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A new carousel was recently unveiled in Wattens, Austria by well-known crystal manufacturer Swarovski as part of Swarovski Kristallwelten, a sculpture garden-cum-visitors-centre nestled among the Tyrolean Alps, near their head office. Created by Spanish artist and designer Jaime Hayon, the carousel eschews colour is rendered in black and white with accents of gold, all of which contrast beautifully with the lush, green surroundings. The result is surprisingly elegant.

With a jug-eared bust presiding over the fun, the carousel’s top is reminiscent of a circus' big tent and houses a number of unconventional rides. Gone are the usual wooden horses and other animals, and instead they have been replaced by a menagerie of monochromatic creatures so whimsical and wonderful that they could only have been born of Hayon's fertile imagination. One creature looks like a cross between a balloon animal and a rubber duck, while another resembles a bipedal narwhal wearing Japanese clogs. For the younger riders, there’s a gentling rocking carriage that can be described as a cross between a snail and a dog, while the requisite spinning teacup has been adorned with playful clown faces. 

More whimsical faces formed of geometric shapes and inspired by African masks can be seen on the awnings and fencing. They alternate between expressions of excitement, joy and wonder, mirroring the common reactions of visitors as they discover the attraction. Even the ride attendant’s cabin is topped with a winking character that balances a sausage-like form on its head.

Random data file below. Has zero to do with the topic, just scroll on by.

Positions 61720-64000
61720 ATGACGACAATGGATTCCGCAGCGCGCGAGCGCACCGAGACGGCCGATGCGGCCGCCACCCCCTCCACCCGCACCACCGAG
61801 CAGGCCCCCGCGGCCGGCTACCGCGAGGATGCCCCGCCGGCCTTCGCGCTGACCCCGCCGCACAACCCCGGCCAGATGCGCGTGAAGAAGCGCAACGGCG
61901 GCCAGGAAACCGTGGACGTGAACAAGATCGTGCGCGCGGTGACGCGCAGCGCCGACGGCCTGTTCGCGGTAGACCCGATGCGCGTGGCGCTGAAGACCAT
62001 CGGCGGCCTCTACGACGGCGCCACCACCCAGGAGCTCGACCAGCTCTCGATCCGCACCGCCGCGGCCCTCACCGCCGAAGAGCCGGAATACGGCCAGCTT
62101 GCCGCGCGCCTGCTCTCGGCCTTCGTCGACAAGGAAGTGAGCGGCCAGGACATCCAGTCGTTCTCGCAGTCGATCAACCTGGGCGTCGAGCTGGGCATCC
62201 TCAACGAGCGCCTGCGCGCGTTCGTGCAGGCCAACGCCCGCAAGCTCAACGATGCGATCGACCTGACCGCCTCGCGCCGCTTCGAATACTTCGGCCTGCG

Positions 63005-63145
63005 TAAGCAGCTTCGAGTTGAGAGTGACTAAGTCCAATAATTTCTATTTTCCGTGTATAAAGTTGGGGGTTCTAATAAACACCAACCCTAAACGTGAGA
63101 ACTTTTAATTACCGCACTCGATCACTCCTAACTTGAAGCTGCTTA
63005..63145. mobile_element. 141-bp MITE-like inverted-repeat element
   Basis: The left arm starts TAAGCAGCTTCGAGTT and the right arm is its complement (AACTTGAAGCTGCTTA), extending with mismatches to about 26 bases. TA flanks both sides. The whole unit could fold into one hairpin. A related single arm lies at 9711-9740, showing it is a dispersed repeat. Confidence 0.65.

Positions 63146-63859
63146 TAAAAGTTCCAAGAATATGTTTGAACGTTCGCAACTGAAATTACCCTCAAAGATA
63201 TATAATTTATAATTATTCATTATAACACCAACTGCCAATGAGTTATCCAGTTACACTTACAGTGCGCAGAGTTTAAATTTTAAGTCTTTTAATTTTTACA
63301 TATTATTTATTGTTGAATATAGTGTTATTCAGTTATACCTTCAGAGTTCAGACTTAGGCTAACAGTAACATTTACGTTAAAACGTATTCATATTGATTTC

"For me, a carousel can be seen a moving museum... There are sculptures moving around, which can be seen as art pieces. So I started by drawing freely and creating creatures from my imagination."
 - Jaime Hayon

Once in motion, the ride plays a lively soundtrack. Hayon has subverted the traditional by combining a classical melody with a contemporary bass line.

While the project's brief did not require Hayon to use Swarovski crystals, he managed to incorporate 15 million pieces into the design.  Crystals can be found on the wall panels that wrap around the central pole (punctuated with geometric mirrors), the faces on the awnings, and the carousel’s ceiling, which is inlaid with playful drawings in typical Hayon-esque fashion. 

Mark Cocksedge, courtesy of Swarovski
"This is an art piece, and art should be for all audiences. I think that adults need to dream and to dare, like children do. When Swarovski asked me to make this carousel, I thought it would be the perfect project. Because even though it can be linked to children, it’s been the perfect opportunity to break the rules."
- Jaime Hayon

See the piece in action and hear more from the artist himself below.


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